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Academic Archaelogical Marble Question


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Many thanks for the post, Alan, and those thoughts. I had been beginning to wonder if as an undergrad I was just looking in the wrong places for sources.

By the by, you have now given me a very solid idea of what to do for my masters, and, if it is allowed, my doctorates and beyond. Heck, I would even do it without the degrees if I'm allowed. Aside from informational resources being a challange, I am also finding that getting access to archaeological collections to look at just marbles is an issue as well. Unfortunately one such as myself cannot walk into a place of curation and say, "I would like to see all your marbles." I've had to put forth a blessedly simple research proposal to one place, giving them my research methods as well as...and this is the big one... the site name, site number, artifact catalog number, and provenience. That last bit can be rather annoying since only one place in our state has a registry of site names and numbers, and they are very select on who they allow access to (i.e. no one knows where or what all the sites in Missouri are, save them, which keeps the sites relatively "safe"). This poses a problem as that I have to find archaeologists who have either worked on historical sites with marbles in them or know of sites... and they must be willing to let me access their reports as well as the database on the marbles.

In short, I'm left with the impression that archaeologists look at marbles and think, "Oh, look, children's toys. All it tells us is that there were children here," and then promptly catalog them and put them into curation with only a passing analysis in their reports. Mind you, only of late have archaeologists both historic and otherwise started looking at children in the archaeological record, and the part they played in the community.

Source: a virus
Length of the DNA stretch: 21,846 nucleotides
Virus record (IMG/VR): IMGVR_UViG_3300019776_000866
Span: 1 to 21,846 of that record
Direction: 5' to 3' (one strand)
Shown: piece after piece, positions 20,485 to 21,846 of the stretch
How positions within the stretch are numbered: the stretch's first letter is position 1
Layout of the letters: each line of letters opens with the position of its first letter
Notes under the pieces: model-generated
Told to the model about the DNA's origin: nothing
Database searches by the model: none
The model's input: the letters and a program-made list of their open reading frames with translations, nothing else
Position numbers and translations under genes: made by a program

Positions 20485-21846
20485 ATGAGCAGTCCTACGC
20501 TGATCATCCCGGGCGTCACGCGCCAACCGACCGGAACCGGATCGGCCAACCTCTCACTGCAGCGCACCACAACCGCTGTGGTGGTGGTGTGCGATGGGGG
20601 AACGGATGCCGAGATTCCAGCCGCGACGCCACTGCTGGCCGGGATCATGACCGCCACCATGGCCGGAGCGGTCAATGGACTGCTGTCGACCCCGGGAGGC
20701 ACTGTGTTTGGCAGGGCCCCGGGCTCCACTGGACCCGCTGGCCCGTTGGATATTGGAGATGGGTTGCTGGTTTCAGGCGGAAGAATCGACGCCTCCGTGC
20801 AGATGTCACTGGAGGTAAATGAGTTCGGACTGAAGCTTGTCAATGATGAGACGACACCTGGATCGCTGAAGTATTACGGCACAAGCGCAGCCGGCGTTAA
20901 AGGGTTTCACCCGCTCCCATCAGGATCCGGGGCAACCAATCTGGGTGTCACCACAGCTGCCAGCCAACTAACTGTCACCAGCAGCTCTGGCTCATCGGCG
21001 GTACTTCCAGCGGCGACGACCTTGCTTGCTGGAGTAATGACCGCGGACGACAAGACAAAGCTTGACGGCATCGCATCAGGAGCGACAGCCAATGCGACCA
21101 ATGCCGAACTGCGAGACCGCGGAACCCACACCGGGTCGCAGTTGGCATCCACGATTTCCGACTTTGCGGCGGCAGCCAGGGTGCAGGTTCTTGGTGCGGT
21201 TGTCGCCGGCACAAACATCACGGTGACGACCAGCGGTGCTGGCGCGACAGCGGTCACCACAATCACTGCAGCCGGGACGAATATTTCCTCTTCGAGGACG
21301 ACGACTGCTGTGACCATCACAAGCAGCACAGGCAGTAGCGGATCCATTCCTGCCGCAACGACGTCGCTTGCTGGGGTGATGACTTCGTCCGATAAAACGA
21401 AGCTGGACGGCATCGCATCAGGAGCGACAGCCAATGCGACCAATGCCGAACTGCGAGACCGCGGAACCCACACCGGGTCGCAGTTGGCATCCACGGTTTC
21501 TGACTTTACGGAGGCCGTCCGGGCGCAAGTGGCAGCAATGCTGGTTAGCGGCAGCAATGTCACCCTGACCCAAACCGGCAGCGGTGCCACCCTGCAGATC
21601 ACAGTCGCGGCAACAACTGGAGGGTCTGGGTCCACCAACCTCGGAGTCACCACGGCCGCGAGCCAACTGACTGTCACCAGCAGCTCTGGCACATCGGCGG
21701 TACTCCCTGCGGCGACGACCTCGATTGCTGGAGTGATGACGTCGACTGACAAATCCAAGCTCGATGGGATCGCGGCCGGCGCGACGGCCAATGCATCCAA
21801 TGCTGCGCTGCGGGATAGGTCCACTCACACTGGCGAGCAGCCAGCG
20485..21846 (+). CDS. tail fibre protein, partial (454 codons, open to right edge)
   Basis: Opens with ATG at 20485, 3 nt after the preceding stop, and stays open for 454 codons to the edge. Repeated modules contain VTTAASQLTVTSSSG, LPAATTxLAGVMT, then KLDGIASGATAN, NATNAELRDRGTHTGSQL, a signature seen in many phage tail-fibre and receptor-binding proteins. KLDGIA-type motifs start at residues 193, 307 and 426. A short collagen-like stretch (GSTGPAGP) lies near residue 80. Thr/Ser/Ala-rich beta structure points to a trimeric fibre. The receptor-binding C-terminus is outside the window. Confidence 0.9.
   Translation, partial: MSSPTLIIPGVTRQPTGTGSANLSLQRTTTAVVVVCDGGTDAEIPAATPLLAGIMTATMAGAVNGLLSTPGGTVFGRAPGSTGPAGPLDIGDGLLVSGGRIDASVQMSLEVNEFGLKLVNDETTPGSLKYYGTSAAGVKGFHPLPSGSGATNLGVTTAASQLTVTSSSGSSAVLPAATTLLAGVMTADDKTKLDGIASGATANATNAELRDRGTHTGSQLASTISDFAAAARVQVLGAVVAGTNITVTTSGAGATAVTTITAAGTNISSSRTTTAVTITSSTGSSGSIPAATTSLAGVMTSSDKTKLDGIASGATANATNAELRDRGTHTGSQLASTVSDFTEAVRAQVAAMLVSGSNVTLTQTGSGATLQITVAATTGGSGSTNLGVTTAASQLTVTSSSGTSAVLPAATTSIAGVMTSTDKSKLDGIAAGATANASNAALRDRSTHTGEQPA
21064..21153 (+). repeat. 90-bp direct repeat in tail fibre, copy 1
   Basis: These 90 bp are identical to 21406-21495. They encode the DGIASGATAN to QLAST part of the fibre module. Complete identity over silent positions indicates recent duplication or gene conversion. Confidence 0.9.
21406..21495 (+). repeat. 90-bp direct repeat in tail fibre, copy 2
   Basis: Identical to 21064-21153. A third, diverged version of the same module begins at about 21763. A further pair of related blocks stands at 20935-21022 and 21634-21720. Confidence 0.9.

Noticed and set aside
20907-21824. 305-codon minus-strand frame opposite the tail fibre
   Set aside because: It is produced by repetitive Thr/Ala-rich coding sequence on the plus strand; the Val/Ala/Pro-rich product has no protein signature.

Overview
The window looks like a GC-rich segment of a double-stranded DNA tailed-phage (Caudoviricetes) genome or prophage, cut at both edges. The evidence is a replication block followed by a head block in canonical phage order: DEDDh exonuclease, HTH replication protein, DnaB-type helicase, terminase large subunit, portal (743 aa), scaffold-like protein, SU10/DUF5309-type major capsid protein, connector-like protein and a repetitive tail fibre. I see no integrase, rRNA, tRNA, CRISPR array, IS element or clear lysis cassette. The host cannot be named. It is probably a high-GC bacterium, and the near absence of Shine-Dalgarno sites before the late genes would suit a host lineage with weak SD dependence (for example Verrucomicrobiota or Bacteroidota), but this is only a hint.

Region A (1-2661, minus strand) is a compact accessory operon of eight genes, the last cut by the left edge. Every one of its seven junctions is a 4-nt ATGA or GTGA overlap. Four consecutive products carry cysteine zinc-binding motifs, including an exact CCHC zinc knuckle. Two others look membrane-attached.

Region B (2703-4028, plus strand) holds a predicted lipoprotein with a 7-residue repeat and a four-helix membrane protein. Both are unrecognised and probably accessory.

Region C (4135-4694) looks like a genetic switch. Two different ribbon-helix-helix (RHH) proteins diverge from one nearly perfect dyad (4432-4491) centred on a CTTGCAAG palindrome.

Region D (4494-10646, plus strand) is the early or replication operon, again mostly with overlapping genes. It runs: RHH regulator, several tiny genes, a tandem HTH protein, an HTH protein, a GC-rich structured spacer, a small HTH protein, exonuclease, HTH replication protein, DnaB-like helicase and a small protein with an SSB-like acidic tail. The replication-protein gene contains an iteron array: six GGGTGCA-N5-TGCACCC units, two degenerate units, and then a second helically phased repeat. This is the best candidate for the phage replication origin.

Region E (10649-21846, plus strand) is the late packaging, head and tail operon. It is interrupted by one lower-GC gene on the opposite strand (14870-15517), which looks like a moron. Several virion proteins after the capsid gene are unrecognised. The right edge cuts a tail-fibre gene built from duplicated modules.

Now, here's a question... and this is telling of the modern age I'm living in and the modern eyes I have... just looking at my modern glass marbles... the clay ones that were excavated at a site that had brick laborers' homes circa the mid 1800's were rather small, I'd almost call them pea-sized. Which only goes to show my current level of inexperience.

To which, I thank you all for your tolerance of me, and your willingness to educate someone as ignorant as I.

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In most things in life (archaeological research seemingly not an exception) to acquire a thing (in your case - access and cooperation) - one need to define a "win-win" in the eye of the collection curator or the responsible archaeologist. Curators and archaeologist IMO want different things. I think it best for you to pause and develop essentially what could be called a classic Business Plan (as brief as it might be) to define to both yourself and OTHERS:

1) What your goals are

2) Your plan of how you will accomplish them

3) The resources you need to accomplish those goals

4) The places those resources exist and who the "gatekeepers" are

5) Their gain (win-win) from that cooperation

6) Your strategy for gaining that cooperation (advocates, Letters of Introduction, opinion-shapers, collection donors etc)